Olympic Javelin Throw Rules

Keshorn Walcott won the 2012 Olympic javelin throw gold medal.
Keshorn Walcott won the 2012 Olympic javelin throw gold medal. Alexander Hassenstein/Getty Images

Although today's javelin is commonly termed a "spear," the nickname isn't historically accurate. In ancient times, spears were used for stabbing and javelins for throwing, leading to the inclusion of the javelin throw in the ancient Olympics. The event became part of the modern Olympic Games men's program in 1908. On the women's side, the javelin throw entered the Olympics in 1932.

The javelin throw's basic rules are simple: dash down the runway and then throw the javelin as far as you can.

In practice, however, prospective throwers should learn the event's specifics before taking up the sport.

Equipment

The modern javelin consists of three main parts: a metal head, a solid or hollow shaft – which can be made of wood but is more typically made of a light metal or a composite material, such as carbon fiber –and a cord grip.

The professional men’s javelin weighs at least 800 grams (28.2 pounds) and is between 2.6-2.7 meters long (8 feet, 6¼ inches to 8 feet 10¼ inches). The women’s javelin weighs at least 600 grams (21.2 ounces) and measures between 2.2-2.3 meters long (7-2½ to 7-6½).

At the international level, the men's javelin was redesigned in 1986, moving the center of gravity forward. The change resulted in shorter throws and was implemented for safety purposes, as some men's throws were coming dangerously close to flying out of the designated landing area. A similar women's javelin redesign was implemented in 1999.

Throwing Area and Rules

The javelin throw is the only Olympic throwing event in which competitors run forward with the implement, rather than throwing from a circle. The javelin throw runway is between 30-36.5 meters long (98-5 to 119-9). Throwers may place as many as two markers in the runway, to help establish a consistent starting point.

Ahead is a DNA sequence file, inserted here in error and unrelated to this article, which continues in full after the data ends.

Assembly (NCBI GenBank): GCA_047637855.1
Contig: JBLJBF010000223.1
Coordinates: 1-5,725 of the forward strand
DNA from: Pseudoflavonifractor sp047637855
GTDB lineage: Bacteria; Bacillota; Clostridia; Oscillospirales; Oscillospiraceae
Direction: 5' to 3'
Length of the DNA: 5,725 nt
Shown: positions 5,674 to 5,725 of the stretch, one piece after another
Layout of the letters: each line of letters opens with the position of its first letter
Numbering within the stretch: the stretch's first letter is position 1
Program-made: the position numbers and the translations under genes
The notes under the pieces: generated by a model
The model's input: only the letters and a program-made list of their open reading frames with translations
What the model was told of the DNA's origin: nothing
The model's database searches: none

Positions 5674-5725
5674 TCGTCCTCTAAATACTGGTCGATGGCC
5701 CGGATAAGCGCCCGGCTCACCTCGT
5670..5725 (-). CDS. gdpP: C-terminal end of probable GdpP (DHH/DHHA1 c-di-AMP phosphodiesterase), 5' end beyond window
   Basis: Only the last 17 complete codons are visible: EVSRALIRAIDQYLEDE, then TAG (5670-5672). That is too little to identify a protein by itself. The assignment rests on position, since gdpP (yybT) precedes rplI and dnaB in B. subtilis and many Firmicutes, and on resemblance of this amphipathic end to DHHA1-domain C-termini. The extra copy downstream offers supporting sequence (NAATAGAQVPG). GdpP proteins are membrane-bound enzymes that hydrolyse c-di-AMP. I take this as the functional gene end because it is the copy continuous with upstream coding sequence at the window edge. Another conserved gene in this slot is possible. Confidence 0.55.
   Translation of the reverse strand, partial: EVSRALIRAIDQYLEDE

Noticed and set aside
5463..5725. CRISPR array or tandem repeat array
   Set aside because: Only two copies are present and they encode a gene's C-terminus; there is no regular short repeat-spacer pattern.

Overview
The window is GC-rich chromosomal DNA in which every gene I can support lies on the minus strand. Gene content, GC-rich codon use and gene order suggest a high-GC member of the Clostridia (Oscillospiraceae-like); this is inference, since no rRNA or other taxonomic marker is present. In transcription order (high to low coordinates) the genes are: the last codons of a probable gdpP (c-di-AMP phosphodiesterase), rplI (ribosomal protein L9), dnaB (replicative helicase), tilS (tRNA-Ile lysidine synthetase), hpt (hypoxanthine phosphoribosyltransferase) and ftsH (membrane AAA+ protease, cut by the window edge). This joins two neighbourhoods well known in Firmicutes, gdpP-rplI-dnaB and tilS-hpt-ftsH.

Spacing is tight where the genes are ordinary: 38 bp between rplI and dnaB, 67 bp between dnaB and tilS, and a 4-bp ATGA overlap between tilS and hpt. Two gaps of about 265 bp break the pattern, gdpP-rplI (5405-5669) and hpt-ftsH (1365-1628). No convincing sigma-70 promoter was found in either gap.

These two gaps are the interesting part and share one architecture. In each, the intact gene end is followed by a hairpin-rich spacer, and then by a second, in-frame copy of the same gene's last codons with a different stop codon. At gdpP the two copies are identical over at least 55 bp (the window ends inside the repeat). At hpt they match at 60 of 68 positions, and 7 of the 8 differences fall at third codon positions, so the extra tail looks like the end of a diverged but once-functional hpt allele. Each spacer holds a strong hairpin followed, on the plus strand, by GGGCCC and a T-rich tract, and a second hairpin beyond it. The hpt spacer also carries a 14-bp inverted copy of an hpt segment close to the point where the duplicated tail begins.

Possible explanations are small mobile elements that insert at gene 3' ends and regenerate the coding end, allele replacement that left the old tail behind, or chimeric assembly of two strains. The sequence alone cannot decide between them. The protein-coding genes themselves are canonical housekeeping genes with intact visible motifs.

As you would expect, the javelin is held at the grip; the thrower's pinkie must be the closest finger to the javelin's tip. A thrower may not turn his/her back to the landing area during the approach. This rule is designed to prevent throwers from spinning, the way discus throwers do. The javelin must be thrown over the shoulder or the upper part of the throwing arm, and the thrower may not cross the foul line at any time, even after the javelin has been released.

To constitute a legal throw, the javelin’s metal tip must break the ground within the designated throwing sector. The throw is measured from the spot where the tip first touches the ground.

The Competition

Twelve competitors qualify for the Olympic javelin throw final. In the 2012 Games, 44 men and 42 women participated in qualification round prior to the final. The results from the qualification rounds do not carry over into the final. Everyone who meets or exceeds the qualification standard set for the competition, or the top 12 throwers – whichever is greater – qualifies for the final.

As in all throwing events, the 12 finalists have three attempts apiece, and then the top eight competitors receive three more attempts. The longest single throw during the final wins. If two throwers are tied, their next-best throws determine the winner.